It’s time again for the annual Waikiki Spam Jam, the world famous (and uniquely Hawaii) Kalakaua Avenue street festival that celebrates the curious cured meat and raises funds and collects donations in support of the Hawaii Foodbank in the very heart of Waikiki on Saturday, May 2.
Hawaii consumes more cans of Spam per capita than any other U.S. state, and by quite a large margin. The Spam musubi (Spam and rice, wrapped in seaweed) is a food icon here, a go-to protein and starch bomb for those on the go. You can buy one pretty much anywhere you buy gas, snacks, and other conveniences. An ever-growing event, 25-30 thousand visitors and residents are expected to attend the Waikiki Spam Jam this year. Hundreds of workers and volunteers comprise a small army of participants.
Each year, chefs from popular Oahu restaurants like Chai’s Waikiki, Atlantis Seafood &Steak, Duke’s Waikiki, Hard Rock Café, and Hula Grill create new and inventive, Spam-themed dishes for the event. A total of 17 restaurants are participating in this year’s Waikiki Spam Jam. Featured dishes will include teriyaki Spam burgers, Portuguese sausage and Spam waffles, Spam and cheese sliders, and a MacSpam Brittle ice cream pop from local creamery OnoPops.
Even if you’re squeamish about the processed meat staple that is Spam, there is plenty more to enjoy at the Waikiki Spam Jam. Dozens of food tents, along with local arts and crafts, face painting and the like line the festival grounds along Kalakaua Avenue, and two musical stages will feature a variety of musical acts and hula halau. This year’s Outrigger stage (fronting the Outrigger Waikiki Hotel) will feature legendary Hawaiian singers Brother Noland and Del Beazley and Robi Kahakalau. The Royal Hawaiian Shops of Hawaii Stage will welcome the young rock outfit EMKE, as well as the Ukulele Superkids. Musical and hula performances begin at 4:30pm and continue until 9:00pm.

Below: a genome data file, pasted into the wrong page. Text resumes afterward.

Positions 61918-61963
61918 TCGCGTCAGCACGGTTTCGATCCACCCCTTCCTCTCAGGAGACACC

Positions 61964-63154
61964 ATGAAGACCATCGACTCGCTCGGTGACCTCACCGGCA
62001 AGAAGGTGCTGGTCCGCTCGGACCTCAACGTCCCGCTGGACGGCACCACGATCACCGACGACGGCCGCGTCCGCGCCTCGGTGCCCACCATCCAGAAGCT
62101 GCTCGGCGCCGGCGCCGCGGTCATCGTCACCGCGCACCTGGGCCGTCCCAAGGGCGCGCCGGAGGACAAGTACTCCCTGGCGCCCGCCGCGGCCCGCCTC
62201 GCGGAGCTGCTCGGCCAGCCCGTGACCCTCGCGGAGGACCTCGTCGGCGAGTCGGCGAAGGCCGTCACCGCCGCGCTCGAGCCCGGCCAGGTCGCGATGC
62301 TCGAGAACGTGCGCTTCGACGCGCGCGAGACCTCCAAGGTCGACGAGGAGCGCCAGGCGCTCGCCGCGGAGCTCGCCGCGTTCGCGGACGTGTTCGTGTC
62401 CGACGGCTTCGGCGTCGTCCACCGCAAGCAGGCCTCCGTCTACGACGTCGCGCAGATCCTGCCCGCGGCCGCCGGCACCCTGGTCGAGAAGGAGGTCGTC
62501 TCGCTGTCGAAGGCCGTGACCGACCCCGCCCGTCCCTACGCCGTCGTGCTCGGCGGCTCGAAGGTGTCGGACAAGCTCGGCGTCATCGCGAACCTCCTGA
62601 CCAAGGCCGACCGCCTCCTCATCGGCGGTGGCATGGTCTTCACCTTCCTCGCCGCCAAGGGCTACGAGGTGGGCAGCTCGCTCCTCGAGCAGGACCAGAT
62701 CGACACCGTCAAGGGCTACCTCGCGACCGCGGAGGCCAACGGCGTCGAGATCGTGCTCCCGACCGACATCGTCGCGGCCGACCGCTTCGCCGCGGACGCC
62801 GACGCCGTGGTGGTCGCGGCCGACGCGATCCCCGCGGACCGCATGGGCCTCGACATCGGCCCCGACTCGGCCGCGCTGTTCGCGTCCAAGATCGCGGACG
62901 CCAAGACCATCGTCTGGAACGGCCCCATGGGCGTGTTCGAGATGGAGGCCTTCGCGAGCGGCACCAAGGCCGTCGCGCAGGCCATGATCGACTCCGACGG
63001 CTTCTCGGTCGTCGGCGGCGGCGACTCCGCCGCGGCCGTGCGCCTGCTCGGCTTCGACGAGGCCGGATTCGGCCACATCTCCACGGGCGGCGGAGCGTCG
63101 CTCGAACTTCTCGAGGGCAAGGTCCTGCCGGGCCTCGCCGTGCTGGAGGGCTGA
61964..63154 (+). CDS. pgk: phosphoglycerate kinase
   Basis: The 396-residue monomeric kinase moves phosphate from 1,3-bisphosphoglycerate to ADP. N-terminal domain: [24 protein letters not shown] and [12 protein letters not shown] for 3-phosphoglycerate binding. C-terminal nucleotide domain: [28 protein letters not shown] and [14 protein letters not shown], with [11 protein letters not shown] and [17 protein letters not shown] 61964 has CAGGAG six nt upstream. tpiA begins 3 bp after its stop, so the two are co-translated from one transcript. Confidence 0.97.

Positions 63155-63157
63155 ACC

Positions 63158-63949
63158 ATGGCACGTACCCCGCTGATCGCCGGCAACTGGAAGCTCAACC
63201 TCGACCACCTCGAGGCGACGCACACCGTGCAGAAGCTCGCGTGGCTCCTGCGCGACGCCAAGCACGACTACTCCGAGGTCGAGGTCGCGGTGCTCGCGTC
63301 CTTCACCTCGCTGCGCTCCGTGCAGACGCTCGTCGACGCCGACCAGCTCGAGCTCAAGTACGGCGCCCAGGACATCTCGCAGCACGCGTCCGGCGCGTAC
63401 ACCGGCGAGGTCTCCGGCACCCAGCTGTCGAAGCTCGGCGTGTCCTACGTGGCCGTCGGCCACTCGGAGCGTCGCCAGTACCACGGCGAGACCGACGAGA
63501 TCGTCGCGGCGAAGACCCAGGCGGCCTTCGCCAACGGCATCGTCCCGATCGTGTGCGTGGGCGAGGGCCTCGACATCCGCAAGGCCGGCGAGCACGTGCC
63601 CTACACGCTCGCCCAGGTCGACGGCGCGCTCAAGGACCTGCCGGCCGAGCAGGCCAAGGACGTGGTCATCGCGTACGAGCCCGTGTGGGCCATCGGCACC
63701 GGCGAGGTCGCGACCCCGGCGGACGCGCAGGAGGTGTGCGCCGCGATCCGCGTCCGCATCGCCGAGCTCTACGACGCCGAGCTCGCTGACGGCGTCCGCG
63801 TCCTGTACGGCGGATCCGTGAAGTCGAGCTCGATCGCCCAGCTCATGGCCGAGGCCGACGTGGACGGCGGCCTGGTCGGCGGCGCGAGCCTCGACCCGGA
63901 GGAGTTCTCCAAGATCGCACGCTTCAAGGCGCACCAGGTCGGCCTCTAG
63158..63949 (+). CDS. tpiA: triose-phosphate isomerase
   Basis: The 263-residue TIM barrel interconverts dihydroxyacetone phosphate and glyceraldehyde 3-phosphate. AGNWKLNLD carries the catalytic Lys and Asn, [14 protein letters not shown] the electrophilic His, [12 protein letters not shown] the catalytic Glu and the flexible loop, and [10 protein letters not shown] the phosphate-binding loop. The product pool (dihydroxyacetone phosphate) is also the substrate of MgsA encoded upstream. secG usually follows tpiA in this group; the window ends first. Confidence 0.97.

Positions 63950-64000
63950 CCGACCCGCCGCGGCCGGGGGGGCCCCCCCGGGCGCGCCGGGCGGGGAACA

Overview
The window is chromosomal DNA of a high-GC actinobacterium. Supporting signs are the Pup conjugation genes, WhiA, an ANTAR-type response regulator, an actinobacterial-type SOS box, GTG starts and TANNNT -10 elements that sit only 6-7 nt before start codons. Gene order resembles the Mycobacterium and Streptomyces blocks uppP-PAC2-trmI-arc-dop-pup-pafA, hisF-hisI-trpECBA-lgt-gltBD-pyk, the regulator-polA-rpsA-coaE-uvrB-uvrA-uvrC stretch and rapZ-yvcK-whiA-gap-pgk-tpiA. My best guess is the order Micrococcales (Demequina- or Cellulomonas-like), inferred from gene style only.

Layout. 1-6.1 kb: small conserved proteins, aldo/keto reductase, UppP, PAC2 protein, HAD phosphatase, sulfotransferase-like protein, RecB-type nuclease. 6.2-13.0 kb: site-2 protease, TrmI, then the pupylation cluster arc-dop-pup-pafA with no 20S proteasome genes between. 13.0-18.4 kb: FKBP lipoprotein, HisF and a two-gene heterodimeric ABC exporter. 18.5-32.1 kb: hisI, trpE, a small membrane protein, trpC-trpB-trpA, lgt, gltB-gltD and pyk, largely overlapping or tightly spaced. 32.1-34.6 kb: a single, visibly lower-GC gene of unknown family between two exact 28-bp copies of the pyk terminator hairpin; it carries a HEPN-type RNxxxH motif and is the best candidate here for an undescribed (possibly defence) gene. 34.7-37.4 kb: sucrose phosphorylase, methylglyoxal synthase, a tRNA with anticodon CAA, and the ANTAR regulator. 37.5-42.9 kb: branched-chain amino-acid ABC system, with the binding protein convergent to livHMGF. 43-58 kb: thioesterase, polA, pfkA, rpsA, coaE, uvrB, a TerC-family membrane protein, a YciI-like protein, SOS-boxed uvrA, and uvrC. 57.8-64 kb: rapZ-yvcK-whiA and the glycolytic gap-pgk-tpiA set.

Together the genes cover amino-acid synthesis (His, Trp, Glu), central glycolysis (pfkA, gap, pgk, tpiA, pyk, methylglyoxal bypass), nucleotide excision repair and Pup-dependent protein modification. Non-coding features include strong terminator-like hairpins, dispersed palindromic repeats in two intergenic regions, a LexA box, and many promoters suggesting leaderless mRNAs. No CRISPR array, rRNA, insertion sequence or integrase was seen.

Every year, news media from around the world land in Waikiki to cover the Waikiki Spam Jam. The annual “spam jam” that’s held in Minnesota, where Hormel makes Spam, doesn’t generate a fraction of the interest that the Waikiki Spam Jam does. It’s a beloved annual celebration that does more than take pride in a local food favorite. It makes a significant and essential contribution to the Hawaii Foodbank, a vital service that provides much needed food to Hawaii’s most impoverished families. Attendees are encouraged to bring a can of Spam as a donation for the Hawaii Foodbank.
There are countless things that make Hawaii such a unique place in all the world, and the Waikiki Spam Jam is certainly among them.
Posted by: Jamie Winpenny